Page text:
40. 40. to keep tabs on the meeting. It was reported that they all had side arms obviously visible. But that didn't deter the IAPA from holding its meet- ing. I don't know what satisfaction Peron got out of it, but he was throwing his weight around. There's a story of a meeting where everyone was given a portrait of PerOn and George Healey of the New Orleans Times Picayune had it framed — and put it in the men's room in his house! We had a Board meeting in Havana; it was the winter that Castro took over, just before he moved into Havana. People were getting as- sassinated all over the place. Our Board meeting was at a place on the outskirts of Havana built by a man in honor of his wife. It was called Rosita de Ornedos. They put us up there, we all had lovely suites. We had more fire power — Batista supplied policemen on motorcycles with mounted machine guns on the sidecars to escort us around. George Healey had the room next to me. It was a hotel suite with a built-in kitchen, all electric; all the electrical switches were in the inside of the apartment in a cabinet. George and Margaret unpacked and put their empty suitcases on top of the stove. He was fooling around with the switches, trying to find out what lights to turn on, and didn't realize that he turned the stove on. So we had an immediate holocaust, burned up his luggage! Two deaths There were other, not-so-amusing events. i remember Jules Dubois died of a heart attack at a high altitude. And a marvelous guy from Costa Rica, Ricardo Castro Beeche, was flying to a meeting in Montego Bay, Jamaica, when they hit turbulence and he hit the ceiling and broke his neck. Difficult travel Traveling in those early days was not easy. When I went to the meeting in Caracas in 1945, the only available transportation was a DC-3 from Miami. We stopped at Port-au-Prince, then over the moun- tains to Santo Domingo. When I returned to Miami from the Caracas meeting, I was anxious to get a connecting flight to Wilmington, North Carolina, and very foolishly started to walk out of customs to check on my flight. The first thing I knew some guy grabbed me and said, "Where do you think you're going?" I was in the hands of Naval Intel- ligence — the war was still going on — and I knew right away I had made 31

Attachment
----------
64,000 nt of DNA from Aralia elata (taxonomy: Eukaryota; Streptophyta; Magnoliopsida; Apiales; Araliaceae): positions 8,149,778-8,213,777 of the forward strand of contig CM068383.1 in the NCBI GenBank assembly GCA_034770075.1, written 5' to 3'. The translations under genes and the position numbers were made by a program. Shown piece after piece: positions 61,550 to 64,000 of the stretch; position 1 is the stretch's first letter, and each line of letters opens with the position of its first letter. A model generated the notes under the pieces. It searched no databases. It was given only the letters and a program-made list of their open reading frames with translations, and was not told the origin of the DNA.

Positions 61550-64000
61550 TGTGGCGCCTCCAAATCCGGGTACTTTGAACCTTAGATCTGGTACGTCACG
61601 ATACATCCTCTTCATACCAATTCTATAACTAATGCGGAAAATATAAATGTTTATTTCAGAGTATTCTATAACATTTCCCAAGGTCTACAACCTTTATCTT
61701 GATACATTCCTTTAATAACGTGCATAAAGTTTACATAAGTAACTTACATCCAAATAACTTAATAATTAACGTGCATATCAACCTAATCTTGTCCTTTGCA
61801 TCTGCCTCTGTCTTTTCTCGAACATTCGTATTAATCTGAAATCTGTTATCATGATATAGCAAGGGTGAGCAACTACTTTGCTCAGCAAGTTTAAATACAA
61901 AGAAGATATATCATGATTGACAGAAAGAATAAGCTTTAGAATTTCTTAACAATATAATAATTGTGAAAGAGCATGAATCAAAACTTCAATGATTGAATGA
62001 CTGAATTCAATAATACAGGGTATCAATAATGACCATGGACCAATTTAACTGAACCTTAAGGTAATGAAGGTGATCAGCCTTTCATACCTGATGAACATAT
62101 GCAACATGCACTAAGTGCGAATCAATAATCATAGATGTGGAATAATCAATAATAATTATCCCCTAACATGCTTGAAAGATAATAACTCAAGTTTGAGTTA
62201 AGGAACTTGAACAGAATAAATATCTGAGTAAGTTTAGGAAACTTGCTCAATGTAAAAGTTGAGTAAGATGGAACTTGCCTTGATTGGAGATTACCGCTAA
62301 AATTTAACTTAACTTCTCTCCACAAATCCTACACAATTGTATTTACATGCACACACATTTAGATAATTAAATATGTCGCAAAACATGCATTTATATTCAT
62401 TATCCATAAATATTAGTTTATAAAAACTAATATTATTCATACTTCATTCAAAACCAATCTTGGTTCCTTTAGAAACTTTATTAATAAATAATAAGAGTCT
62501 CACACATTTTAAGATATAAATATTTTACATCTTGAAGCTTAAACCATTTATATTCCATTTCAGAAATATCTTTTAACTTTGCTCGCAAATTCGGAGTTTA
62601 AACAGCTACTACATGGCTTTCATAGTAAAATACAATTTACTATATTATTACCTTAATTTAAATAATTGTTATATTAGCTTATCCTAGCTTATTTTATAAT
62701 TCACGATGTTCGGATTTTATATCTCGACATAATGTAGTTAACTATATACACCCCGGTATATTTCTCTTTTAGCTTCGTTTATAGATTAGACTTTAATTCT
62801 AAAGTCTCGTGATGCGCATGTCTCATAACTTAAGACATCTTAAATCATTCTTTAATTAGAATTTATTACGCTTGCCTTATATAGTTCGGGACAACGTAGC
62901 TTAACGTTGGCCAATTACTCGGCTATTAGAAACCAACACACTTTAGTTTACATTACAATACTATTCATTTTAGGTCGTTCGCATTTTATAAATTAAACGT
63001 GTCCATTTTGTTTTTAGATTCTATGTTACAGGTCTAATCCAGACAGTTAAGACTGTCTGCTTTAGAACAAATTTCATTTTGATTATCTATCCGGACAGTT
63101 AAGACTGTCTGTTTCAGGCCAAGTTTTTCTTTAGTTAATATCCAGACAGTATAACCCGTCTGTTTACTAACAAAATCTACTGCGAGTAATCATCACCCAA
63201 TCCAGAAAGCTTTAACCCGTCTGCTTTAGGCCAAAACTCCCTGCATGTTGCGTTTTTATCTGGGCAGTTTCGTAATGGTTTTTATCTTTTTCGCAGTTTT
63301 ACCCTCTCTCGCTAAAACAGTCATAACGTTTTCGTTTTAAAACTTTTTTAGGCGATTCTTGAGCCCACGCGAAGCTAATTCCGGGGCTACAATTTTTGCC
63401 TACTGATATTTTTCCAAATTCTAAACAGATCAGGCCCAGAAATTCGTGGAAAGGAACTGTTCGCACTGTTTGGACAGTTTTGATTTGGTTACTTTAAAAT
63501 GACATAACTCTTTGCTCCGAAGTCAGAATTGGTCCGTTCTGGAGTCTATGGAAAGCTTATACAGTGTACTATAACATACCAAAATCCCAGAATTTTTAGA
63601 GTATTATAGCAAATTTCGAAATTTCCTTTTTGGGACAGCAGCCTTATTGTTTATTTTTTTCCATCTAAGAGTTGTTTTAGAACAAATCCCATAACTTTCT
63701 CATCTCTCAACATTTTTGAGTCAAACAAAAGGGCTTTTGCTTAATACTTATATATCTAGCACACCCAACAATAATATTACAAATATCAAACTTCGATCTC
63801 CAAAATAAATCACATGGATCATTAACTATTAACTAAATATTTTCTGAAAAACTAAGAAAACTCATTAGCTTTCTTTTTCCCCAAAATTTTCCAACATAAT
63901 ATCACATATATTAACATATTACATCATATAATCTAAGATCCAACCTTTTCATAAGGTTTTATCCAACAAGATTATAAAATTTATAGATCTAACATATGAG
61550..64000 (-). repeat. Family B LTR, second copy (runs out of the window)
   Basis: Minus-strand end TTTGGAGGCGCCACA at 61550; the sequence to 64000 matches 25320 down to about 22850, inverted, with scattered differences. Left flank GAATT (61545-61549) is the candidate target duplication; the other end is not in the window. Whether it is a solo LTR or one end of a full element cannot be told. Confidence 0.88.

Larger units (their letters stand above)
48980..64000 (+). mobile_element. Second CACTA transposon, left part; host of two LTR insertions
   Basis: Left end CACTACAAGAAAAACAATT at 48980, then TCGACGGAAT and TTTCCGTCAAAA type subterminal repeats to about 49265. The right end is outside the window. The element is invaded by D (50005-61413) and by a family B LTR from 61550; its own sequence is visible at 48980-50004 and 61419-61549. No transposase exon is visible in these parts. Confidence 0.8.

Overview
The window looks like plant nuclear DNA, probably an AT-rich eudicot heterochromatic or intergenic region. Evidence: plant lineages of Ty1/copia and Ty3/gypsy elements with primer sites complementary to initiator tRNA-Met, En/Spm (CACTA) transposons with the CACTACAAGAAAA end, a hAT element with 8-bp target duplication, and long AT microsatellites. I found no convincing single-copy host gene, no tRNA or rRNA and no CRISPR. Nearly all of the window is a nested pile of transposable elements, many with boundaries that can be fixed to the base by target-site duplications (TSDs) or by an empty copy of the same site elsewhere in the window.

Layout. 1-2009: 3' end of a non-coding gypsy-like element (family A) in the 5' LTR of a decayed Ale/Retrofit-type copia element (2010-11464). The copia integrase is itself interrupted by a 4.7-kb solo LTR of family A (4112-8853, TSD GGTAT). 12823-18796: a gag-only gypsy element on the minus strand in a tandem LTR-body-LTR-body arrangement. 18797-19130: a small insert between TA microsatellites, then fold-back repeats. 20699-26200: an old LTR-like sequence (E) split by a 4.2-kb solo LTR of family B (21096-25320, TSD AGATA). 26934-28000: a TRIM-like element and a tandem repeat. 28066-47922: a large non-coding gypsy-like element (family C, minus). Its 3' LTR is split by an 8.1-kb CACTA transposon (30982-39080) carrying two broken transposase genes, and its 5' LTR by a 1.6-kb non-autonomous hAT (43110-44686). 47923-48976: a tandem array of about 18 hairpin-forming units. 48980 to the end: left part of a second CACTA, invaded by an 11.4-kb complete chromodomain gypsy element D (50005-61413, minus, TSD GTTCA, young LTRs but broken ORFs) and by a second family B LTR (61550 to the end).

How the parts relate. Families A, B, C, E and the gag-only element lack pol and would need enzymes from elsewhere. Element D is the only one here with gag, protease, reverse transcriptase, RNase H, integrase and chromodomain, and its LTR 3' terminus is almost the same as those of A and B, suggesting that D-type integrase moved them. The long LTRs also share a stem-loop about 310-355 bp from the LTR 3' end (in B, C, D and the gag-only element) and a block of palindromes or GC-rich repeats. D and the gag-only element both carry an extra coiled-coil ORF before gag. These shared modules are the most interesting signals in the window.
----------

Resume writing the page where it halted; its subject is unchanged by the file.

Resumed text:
41. 41. a mistake. They took me behind the scenes and I was interrogated for about two hours. They wanted to know what my business was and 1 said I was a writer. "What do you write about?" they asked. I tried to explain I was in the newspaper business and said I sometimes write about printing equipment and revolutionary new printing techniques. That word "revolutionary" got to them immediately! Actually, I missed my flight. I'll never do that again. Remembering Pedro Beltran I was fortunate to know Pedro Beltran. I don't remember anything distinctive about the meeting in Lima, Peru, except that my wife and I were planning to fly back to New York and Pedro came to me and said, "The president has put his plane at our disposal, would you like to fly over to the Amazon?" I said, "Certainly, give me two hours to change my plane reservations!" So Susan and I got on this plane with the Beltrans and four or five other people and we flew over to Iquitos. We had a marvelous three days there. I'd never been in that part of the world before. That's my most memorable recollection. After that, they took us down to their estancia south of Lima, where he took very good care of his employees, and we saw the beautiful home they had in town, which was of colonial-era architecture, just beautiful. We learned later that when the change in government took place, they took that over, bulldozed it down and put a highway through the middle. Peru had the first general to impose a left-wing dictatorship in Latin America. We go to the trouble spots We did our best to support ABC Color in Paraguay. In the course of our deliberations, we decided somewhere along the line that, instead of not going to places where freedom of the press was under stress, we would deliberately go there and meet. Paraguay was one of the first. We went there to have a protest meet- ing against General Stroessner and between the time we announced the meeting and got there, Stroessner was out. So we had a celebration instead of a demonstration. The whole technique has changed now, with missions of inquiry that the IAPA sends to various places. We are fortunate in having most members who pay their own expenses on those. IAPA didn't have any money to sustain missions of that kind. But more and more the offic- 32